Researchers at the National Institute of Standards and Technology (NIST) generate data and author publications that lead to advances in diverse fields such as materials science, medicine, forensic science, cybersecurity and firefighting. Results of NIST research also help U.S. industries improve their products, comply with regulations and compete internationally.
Because NIST research data and publications represent a valuable national resource, the agency always has emphasized broad dissemination of this information, but the options for public access have changed with time and technology. Recent direction from the White House has led NIST to develop a formal plan to manage public access to its data resources.
The new data access plan was developed with input from other federal agencies and from two public meetings at the National Academy of Sciences on public access to federally supported research data and publications. The document outlines new responsibilities and procedures to ensure NIST materials are made available to the public.
A notice published in the Federal Register asks for feedback from potential users of NIST's research data and publications and to answer specific questions about best practices, challenges and prioritizing public access to data, as well as specific input on how to improve the plan.
The plan applies to research data generated beginning Oct. 1, 2014, and publications published after Oct. 1, 2015. Research funded by NIST through grants, contracts and other agreements will have public access requirements incorporated into the award terms and conditions. Datasets will be made discoverable through Data.gov, home of the U.S. government's open data. Journal articles and other publications that currently are available through the publishers' websites or the NIST website will now also be available at the National Institutes of Health PubMed Central and the Government Publishing Office's Federal Digital Systems.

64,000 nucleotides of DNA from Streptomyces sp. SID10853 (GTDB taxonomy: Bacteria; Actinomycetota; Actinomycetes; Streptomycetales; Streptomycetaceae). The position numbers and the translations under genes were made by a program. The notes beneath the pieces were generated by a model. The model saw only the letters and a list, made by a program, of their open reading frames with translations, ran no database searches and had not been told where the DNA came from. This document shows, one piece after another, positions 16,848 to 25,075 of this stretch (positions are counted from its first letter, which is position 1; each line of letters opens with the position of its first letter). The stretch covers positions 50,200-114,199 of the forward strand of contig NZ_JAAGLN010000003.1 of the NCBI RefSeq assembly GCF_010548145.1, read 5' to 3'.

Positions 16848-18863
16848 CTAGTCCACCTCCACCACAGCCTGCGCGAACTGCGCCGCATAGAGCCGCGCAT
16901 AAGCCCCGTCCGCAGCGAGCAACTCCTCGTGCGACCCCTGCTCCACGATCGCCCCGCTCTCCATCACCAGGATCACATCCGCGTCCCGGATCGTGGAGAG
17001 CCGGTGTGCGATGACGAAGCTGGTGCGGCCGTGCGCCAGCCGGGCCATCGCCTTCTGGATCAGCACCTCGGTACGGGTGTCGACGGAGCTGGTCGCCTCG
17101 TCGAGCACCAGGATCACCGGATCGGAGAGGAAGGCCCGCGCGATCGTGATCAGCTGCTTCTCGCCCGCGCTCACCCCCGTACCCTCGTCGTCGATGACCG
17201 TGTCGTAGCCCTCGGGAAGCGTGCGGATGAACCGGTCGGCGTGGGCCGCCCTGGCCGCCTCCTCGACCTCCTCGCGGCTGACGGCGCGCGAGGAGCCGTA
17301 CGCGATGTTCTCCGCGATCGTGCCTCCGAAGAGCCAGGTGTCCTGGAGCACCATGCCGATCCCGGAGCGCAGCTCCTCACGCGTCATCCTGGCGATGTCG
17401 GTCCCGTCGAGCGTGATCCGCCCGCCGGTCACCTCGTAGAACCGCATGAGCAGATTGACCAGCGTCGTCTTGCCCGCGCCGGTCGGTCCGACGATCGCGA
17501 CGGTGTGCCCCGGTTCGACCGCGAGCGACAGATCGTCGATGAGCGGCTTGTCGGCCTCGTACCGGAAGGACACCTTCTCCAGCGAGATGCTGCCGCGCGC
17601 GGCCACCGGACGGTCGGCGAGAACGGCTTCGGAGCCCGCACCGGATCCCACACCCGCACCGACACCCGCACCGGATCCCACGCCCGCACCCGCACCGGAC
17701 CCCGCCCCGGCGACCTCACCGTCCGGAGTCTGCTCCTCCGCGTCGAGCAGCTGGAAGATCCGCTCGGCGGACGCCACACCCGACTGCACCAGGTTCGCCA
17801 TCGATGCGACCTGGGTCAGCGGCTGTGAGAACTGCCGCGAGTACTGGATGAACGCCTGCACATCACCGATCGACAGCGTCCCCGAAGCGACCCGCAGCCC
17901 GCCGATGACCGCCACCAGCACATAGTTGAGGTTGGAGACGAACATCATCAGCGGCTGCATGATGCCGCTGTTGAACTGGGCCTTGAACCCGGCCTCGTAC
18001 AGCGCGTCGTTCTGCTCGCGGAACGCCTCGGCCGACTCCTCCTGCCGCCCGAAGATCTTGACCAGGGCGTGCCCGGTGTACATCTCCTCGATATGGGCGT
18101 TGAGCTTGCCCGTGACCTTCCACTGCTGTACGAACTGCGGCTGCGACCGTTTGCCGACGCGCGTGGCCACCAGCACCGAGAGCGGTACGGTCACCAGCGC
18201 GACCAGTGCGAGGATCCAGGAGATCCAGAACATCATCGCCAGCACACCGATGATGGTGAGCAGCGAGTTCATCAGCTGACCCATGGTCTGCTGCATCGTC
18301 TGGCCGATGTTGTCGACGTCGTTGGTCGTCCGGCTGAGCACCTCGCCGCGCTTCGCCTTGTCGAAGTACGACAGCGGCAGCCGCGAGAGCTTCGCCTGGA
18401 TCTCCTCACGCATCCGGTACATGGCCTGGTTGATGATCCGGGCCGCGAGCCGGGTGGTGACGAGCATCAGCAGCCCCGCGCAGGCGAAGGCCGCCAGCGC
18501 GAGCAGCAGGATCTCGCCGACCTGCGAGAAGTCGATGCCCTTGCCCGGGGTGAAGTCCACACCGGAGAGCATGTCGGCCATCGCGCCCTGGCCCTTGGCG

To view the NIST Plan for Providing Public Access to the Results of Federally Funded Research and learn more about open data at NIST, visit www.nist.gov/data. Comments will be accepted through August 21, 2015, and will help to inform NIST's policies and procedures.
- Office of Management and Budget (OMB) memorandum M-10-06: Open Government Directive
- OMB M-13-13: Open Data Policy – Managing Information as an Asset
- Office of Science and Technology Policy memorandum: Increasing Access to the Results of Federally Funded Scientific
- Executive Order 13642—Making Open and Machine Readable the New Default for Government Information